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In clinical trials OCT plays

In clinical trials, OCT plays a major role for quantitative measurement of retinal thickness. OCT retinal thickness measurements are important in defining inclusion and exclusion criteria in clinical studies (e.g., foveal thickness of more than 250 or 300μm for studies of macular edema). OCT retinal thickness measurements are important in guiding treatment and re-treatment during clinical trials (e.g., retreat if there is more than 100μm increase in retinal thickness in neovascular AMD).

Evaluation of artifacts among various oct machines
To evaluate artifact errors, Giani et al. obtained error frequency (EF-exam), which was calculated as the percentage of OCT examinations that included at least one B-scan with an artifactual error. To account for the different number of scan lines and variable B-scan density of each instrument, the absolute number of errors produced by each instrument was recorded, and the ratio of total number of errors per total number of B-scans for each machine was calculated (EF-scan).

Artifacts based on pathology
Studies by various authors have shown that the severity of retinal abnormalities is directly connected to the frequency of imaging errors. Giani et al. proposed that this could occur because the software tries to identify the normal pattern of hyper- and hypo-reflective layers on each single A-scan. Pathologic conditions lead to haphazard remodeling of the retinal segmentation that is strictly dependent on the severity and the type of alteration. They observed, however, that the errors produced by different instruments were often similar in certain pathologic conditions. They inferred that it myosin was likely because for all the devices, different layers were recognized using algorithms that identified gray value variations along the A-scan lines.
Giani et al. observed that in the epiretinal membrane group, errors were more frequent in the non-central macula and in delimiting the inner retinal boundary. In neovascular and nonneovascular AMD groups, however, the errors affecting the outer retinal boundary were more common. They also reported that in the macular hole group, the most common error was the imprecise recognition of hole shape, leading to overestimation of retinal thickness in the outer layers adjacent to the hole center. In severe myopia, they noted that the most common error was the translation of the retinal boundary adjacent to the choroid. The authors explained that this observation is occurring as a result of the significant reduction of retinal layer reflectivity and thickness typical of this condition. The signal from the choroid was increased because of the reduced attenuation of the retina and this resulted in shifting of the boundary positions by the software toward the choroidal hyper reflectivity.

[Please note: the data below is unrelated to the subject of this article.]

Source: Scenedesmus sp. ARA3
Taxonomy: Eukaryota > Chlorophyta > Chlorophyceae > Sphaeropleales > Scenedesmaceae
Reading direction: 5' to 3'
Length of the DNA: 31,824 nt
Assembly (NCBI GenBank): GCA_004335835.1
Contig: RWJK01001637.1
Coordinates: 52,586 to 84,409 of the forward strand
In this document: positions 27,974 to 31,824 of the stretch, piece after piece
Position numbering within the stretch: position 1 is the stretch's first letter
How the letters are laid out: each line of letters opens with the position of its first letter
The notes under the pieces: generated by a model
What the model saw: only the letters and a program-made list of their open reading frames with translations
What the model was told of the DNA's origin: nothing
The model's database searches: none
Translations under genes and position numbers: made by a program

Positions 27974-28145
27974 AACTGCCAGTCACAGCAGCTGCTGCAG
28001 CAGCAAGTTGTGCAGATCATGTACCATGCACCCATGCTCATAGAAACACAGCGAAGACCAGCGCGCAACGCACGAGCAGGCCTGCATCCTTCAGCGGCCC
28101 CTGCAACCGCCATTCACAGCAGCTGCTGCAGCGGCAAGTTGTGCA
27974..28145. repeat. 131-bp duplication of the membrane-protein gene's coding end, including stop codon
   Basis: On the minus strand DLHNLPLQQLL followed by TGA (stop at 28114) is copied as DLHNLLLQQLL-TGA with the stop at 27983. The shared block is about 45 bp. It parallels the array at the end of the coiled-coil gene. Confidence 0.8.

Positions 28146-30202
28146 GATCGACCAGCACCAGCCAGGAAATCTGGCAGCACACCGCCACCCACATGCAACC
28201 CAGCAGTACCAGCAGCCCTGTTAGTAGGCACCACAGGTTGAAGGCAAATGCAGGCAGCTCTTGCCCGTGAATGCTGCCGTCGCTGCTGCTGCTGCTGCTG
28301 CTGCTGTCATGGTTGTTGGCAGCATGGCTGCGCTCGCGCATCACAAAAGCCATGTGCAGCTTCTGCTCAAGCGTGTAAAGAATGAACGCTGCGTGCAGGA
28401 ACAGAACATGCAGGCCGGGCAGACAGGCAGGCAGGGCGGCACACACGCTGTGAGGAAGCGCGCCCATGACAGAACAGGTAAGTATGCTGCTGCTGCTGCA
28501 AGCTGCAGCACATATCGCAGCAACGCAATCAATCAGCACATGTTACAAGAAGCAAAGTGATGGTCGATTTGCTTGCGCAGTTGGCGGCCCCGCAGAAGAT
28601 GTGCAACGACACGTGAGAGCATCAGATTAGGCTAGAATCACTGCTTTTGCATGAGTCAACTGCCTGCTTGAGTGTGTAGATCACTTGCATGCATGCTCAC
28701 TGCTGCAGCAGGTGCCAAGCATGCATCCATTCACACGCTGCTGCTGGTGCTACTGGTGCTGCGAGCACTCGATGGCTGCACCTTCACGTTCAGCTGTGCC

Han et al. reported that for both instruments, eyes with uveitis had the highest percentage of scans with centration errors. This result may be related to media opacity creating a difficult view for the OCT operator to center the scan properly in uveitic eyes. They also observed that in eyes with AMD, misidentifications of the outer retina were more common than misidentification of the inner retina for both CIRRUS (Carl Zeiss Meditec, Dublin, CA) and SPECTRALIS (Heidelberg Engineering, Vista, CA). They inferred that this is likely due to pathologic disruptions of the outer retina such as drusen and choroidal neovascularization, which creates challenges for proper appropriate outer segmentation line placement. Kim et al. also reported a higher rate of segmentation error in AMD, more in CIRRUS HD-OCT (Carl Zeiss Meditec, Dublin, CA) compared to SPECTRALIS (Heidelberg Engineering, Vista, CA) OCT.
To conclude, artifacts occur in all makes of OCT machines and the first step to rectify these artifacts is by identifying them. This can be done by looking at the topography map, which would enable us to identify off-center artifacts. Similarly, screening of individual scans helps us to identify improper delineation of inner and outer retinal layers and out of register artifacts. Looking at the rendered fundus image helps us to note motion and blink artifacts. The next step would be to take the appropriate remedial measures to achieve more realistic information from this imaging technique. (Table 1) At the end, not all the artifacts are important and affect the clinical management. The hope is that future advancement in OCT technology would further reduce artifacts to improve the image quality and clinical management.

The unexpected survival of control

The unexpected survival of control group cattle could also be related to the effects of the ECF vaccination administered to all cattle before the trial. Given that both MCF and ECF are associated with the proliferation of T-cells (Dewals et al., 2008; Kessy and Matovelo, 2009; Thonur et al., 2006) any non-specific suppression of T-cell proliferation as a consequence of ECF vaccination could provide some protection from MCF pathogenesis. This myosin will be investigated in a subsequent field trial.